alicia martinFor images that express and dramatize the crisis in the printed word, you could do worse than the sculptures and installations of the Madrid-based sculptor Alicia Martin, who has been producing images and effigies incorporating books in radical, highly stressed arrangements since the mid-1990s.

Her work includes commissions directly linked to books, libraries, bookshops, and literary culture, as in her site-specific project “Palíndromo” for the Prize Goncourt des Lycees at Fnac Montparnasse in Paris in 2007. More recently, we have “La fuerza de la palabra” (The Power of the Word), at the Colección MUSAC in the  Instituto Cultural Cabañas at Guadalajara in Mexico in 2010.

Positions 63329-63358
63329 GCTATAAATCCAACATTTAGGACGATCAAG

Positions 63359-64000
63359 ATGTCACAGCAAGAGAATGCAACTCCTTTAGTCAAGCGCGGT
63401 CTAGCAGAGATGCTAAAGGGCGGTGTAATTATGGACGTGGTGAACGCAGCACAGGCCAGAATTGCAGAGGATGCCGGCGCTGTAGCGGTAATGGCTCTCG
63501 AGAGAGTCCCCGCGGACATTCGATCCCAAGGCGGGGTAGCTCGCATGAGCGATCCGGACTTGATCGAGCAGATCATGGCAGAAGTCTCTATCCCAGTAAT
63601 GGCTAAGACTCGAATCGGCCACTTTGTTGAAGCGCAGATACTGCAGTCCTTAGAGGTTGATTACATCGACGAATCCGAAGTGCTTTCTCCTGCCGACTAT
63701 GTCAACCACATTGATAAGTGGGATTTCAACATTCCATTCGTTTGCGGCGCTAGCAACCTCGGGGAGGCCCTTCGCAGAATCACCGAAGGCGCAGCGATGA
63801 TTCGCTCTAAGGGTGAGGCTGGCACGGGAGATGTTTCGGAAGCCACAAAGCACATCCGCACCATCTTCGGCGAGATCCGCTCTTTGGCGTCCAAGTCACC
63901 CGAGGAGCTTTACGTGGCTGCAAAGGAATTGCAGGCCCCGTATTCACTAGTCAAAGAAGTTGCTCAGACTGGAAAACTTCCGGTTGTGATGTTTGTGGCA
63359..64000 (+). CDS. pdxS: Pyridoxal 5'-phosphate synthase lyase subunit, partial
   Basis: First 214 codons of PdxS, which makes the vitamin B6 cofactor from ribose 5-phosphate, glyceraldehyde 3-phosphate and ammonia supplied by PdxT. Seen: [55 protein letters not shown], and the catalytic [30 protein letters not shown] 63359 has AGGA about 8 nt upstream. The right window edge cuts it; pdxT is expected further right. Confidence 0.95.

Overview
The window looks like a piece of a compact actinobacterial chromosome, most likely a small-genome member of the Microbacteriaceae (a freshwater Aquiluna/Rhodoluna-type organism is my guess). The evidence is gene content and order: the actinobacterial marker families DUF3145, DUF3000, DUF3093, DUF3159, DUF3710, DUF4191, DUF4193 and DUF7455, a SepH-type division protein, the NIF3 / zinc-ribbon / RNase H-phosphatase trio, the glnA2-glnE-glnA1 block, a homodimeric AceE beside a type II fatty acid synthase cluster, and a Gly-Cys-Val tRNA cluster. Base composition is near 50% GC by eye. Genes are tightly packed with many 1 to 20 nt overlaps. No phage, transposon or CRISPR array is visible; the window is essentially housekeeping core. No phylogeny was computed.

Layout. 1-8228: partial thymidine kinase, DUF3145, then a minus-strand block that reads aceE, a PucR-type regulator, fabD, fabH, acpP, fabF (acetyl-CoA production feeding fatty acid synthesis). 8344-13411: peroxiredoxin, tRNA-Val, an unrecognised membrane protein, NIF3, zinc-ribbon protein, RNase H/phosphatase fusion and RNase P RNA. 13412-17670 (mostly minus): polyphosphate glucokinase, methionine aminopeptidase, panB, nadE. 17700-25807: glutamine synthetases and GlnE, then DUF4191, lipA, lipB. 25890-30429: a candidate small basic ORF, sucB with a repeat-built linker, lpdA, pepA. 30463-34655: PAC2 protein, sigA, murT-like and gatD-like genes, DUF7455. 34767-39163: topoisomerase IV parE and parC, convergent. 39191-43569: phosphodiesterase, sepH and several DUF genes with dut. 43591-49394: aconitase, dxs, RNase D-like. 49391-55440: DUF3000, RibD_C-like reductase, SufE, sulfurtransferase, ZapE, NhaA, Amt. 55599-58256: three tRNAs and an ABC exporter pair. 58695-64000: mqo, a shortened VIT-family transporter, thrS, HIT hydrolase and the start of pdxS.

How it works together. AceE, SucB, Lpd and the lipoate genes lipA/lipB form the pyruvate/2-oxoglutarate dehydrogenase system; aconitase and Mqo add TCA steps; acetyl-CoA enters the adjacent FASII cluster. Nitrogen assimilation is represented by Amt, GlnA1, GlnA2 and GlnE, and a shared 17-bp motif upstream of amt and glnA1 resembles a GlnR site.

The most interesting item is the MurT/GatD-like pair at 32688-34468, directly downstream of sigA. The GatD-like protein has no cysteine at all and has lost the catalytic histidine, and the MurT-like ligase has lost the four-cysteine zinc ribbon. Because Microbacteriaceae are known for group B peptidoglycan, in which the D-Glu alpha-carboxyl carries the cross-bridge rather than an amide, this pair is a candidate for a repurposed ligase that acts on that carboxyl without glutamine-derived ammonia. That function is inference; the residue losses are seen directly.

And her 2012 print “Singularidad” (Singularity) uncannily resembles the destructive (indeed, almost apocalyptic) book scanning engine in Vernor Vinge’s Hugo Award-winning 2006 [easyazon-link asin=”0812536363″ locale=”us”]Rainbows End[/easyazon-link], which hoovers entire library shelves into its maw in a vortex of destruction, where cameras arranged around its sucking mouth snap and reconstruct the text on each scrap of book paper as it is whirled away to oblivion. And considering that Vinge’s work often touched on the topic of the singularity, you wonder how far Martin was channeling Vinge when she created this work.

Vinge crystallized the issue of destructive text preservation in one striking technological metaphor: Martin is doing something similar in art. Maybe someone should commission her to decorate the Library of the Future. Or the Library of Babel. Either way, this is a kind of book art that’s hard to ignore, or forget.


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